Jim Hopkins on current issues

Jim Hopkins is a Herald columnist

Jim Hopkins: Future power to the people - multiculturally speaking

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Photo / Thinkstock
Photo / Thinkstock

The Story so far ...

Much has happened in the two years that have passed since 2012. Auckland has welcomed its 2 millionth resident, the Black Caps have won another test, the new new leader of the Labour Party is pledging to "reconnect with the people" by touring the provinces on a unicycle and Shanghai Pengxin have formed a consortium with Ngai Tahu and Canadian film director, James Cameron, to buy the Christchurch City Council. Councillors will be herded by LandCorp.

And it's been a blockbuster year for Costa Lotmordia, the country's first PPPC (Partially Privatised Power Company). So it is in the offices of Costa Lotmordia, formerly Genesis Energy, that our story continues...

Ka-swo-o-o-o-sh! The solar-powered door at the Costa Lotmordia Sustainable Relationships Centre slid open. Well, in fact, only half of it ka-swo-o-o-o-shed open; the other half, the Government half, squeaked dustily ajar, much as it always had.

Nonetheless, the partial change in ambience had been sufficient to attract a host of new customers, one of whom was approaching the chrome and glass counter.

"Good morning, sir," beamed the Eco-Energy Relationships Co-ordinator (or salesperson), "I hope you're enjoying Waitangi Week" - something else that had changed since 2012. "How may I help?"

"I want to buy some power," said the customer, flicking through a 10 Fun Ways To Reduce your Carbon Footprint pamphlet.

"Then you've come to the right place, sir," beamed the EERC. "Costa Lotmordia (formerly Genesis Energy) has a wide range of power available to suit the most discerning taste. We have our Executive power, sir. We have Peak Power, Off-Peak Power, Weak Power, Once-a-week Power - for the price conscious client - and, of course, our new Anton Oliver option ..."

"What's that?"

"That's where you get no power at all, sir, but you do keep the landscape intact."

"Okay," grunted the customer. "But there's something else I need to know. Something so important it will decide which option I pursue."

"What's that, sir?"

"Does your power adhere to the principles of the Treaty of Waitangi?"

"Ohhh, most assuredly, sir!" beamed the EERC, relieved that the inquiry hadn't related to loan funding for power bills, as so many recently had.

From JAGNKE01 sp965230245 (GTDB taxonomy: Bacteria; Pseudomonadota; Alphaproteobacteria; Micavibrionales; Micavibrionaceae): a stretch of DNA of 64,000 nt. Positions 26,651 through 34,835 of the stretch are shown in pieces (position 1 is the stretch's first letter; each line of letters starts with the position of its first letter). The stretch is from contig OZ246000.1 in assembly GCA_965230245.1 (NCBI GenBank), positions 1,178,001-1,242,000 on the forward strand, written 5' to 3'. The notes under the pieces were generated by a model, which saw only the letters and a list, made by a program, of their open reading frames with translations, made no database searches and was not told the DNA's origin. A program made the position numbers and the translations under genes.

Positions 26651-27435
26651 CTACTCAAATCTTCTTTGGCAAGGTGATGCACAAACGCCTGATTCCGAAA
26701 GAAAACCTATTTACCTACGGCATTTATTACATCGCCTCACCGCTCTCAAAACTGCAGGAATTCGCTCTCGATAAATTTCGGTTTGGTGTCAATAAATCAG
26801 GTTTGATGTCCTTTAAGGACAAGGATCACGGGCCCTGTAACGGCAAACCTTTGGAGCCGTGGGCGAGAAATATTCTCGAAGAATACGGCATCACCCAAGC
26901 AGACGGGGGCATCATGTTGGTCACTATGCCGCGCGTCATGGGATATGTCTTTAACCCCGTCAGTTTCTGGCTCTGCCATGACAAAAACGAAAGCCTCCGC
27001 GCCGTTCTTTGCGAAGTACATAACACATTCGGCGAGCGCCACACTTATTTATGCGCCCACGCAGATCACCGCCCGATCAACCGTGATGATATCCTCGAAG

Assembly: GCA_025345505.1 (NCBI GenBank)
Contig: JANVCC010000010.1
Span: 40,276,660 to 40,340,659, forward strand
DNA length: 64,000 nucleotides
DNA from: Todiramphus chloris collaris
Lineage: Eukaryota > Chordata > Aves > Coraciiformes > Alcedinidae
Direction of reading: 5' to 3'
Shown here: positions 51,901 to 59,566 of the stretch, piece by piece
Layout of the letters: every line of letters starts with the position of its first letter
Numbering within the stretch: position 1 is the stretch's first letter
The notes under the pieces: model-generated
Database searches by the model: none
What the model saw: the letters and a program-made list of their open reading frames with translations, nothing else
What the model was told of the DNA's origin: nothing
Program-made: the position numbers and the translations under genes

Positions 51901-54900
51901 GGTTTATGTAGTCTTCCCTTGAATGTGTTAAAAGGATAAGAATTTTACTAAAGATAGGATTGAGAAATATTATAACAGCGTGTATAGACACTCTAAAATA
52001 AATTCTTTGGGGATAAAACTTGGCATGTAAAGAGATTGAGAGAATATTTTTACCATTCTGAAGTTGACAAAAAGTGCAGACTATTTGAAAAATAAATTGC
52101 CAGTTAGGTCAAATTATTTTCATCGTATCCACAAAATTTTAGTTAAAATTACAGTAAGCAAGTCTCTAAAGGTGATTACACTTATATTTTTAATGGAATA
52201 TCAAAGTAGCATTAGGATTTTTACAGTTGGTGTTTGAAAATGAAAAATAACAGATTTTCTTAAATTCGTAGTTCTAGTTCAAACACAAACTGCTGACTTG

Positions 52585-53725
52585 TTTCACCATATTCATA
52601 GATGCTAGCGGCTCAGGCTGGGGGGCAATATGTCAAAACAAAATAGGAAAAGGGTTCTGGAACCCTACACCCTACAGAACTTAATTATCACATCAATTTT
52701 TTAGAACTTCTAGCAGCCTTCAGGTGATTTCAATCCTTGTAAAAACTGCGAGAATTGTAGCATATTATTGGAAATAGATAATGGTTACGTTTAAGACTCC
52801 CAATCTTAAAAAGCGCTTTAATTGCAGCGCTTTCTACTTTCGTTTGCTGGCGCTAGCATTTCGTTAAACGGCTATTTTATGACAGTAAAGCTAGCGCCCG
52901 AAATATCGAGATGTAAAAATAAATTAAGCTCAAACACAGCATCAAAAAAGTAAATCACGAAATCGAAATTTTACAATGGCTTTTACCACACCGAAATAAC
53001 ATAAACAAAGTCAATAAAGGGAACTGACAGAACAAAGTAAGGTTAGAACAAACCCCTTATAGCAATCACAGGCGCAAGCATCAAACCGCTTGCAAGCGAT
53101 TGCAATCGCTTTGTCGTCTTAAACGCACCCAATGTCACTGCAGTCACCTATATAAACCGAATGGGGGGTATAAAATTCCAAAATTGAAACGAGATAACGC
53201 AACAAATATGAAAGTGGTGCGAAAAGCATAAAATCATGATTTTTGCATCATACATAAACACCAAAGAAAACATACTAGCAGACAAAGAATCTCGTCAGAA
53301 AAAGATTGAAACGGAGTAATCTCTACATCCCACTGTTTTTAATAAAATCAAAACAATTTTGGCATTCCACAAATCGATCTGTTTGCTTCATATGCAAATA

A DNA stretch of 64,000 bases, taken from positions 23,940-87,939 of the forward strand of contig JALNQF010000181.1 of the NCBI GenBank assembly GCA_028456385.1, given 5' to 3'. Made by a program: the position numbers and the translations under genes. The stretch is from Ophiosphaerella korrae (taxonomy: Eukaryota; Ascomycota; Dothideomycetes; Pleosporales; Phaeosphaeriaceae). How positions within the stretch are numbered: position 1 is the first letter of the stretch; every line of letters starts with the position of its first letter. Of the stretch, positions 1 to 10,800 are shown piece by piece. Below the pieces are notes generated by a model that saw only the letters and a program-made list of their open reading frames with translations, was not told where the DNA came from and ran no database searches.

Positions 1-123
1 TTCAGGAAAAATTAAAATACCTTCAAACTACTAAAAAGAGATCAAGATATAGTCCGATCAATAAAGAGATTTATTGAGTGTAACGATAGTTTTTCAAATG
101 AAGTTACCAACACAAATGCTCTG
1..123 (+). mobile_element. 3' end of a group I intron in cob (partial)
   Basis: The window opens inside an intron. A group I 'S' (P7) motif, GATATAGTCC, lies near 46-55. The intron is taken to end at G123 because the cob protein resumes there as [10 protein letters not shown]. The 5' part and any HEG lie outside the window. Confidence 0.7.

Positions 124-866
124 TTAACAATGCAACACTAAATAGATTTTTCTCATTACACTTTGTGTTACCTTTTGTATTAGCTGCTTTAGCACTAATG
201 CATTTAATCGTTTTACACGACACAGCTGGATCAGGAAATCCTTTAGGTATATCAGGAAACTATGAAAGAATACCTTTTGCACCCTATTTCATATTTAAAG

"So with the dams you own ..."

"All made from recycled materials, sir, and blessed, prior to opening, in a culturally appropriate ceremony so dignified they'd have felt like a tattooed head coming home from France. Assuming a dam can feel anything, of course."

"Good," said the customer, "I like that. One more thing. Does your water consult with iwi and other affected parties regarding its abstraction for generational purposes?"

"Ohhh, absolutely, sir!" purred the EERC. "Our water is the most consultative water in the history of ... um, water, sir."

"So it's officially bicultural?" said the customer. "All of it? Every molecule? That's enshrined in law, is it?"

"Errrr ... yes," spluttered the EERC, sensing this sale could slip away. "All of it ... Enshrined. Yes ... Maybe. In a manner of speaking. You see, when I say all of it, what I mean is 51 per cent of it. But the rest must follow suit, you understand. The 49 per cent of power we generate that is owned by private shareholders cannot unilaterally violate the Treaty partnership or any of the principles so willingly embraced by the 51 per cent of power which is owned by the Crown. Is that ... ahhh, clear?

"No."

"Put it this way, sir. Your heater won't arbitrarily turn itself off should Mr Harawira pop in for a friendly harangue."

"Fair enough," nodded the customer. That'll do me. No! Hang on! One last thing. Do you sell any power to Chinese farms?"

"Oh, no, sir! Perish the thought! We'll have no truck with such unpatriotic actions ... Unless, of course, the farm in question has been sold to the Chinese by Ngai Tahu. In which case, we would. We walk hand-in-hand with the tangata whenua, sir, and share absolutely their reverence for the land."

"Are you saying Ngai Tahu's sold farms to the Chinese?"

"No, sir. That's precisely what I'm not saying. They have sold a 1348ha Kaikoura station to an American couple and 18,000ha of forestry to Corisol New Zealand, a Swiss company, sir, family owned. But that's not a case of Swiss family robbing, son. No, no! Absolutely not! They're not foreign foreigners, if you follow me. They're regular foreigners, ordinary foreigners. Foreigners like us, sir - in a multicultural manner of speaking, of course."

"Of course," said the customer. "It has to be a partnership. And everybody must embrace the principles of the Treaty, even though no statute in the land defines what they are. Still as long as they're stuck in yet another law, I'm happy. Okay, sign me up! Let's have some power to the people!"

"That's what we're here for, sir," smiled the EERC.

"To bring power to the people and people to the power. Just as the Treaty decreed."

- NZ Herald

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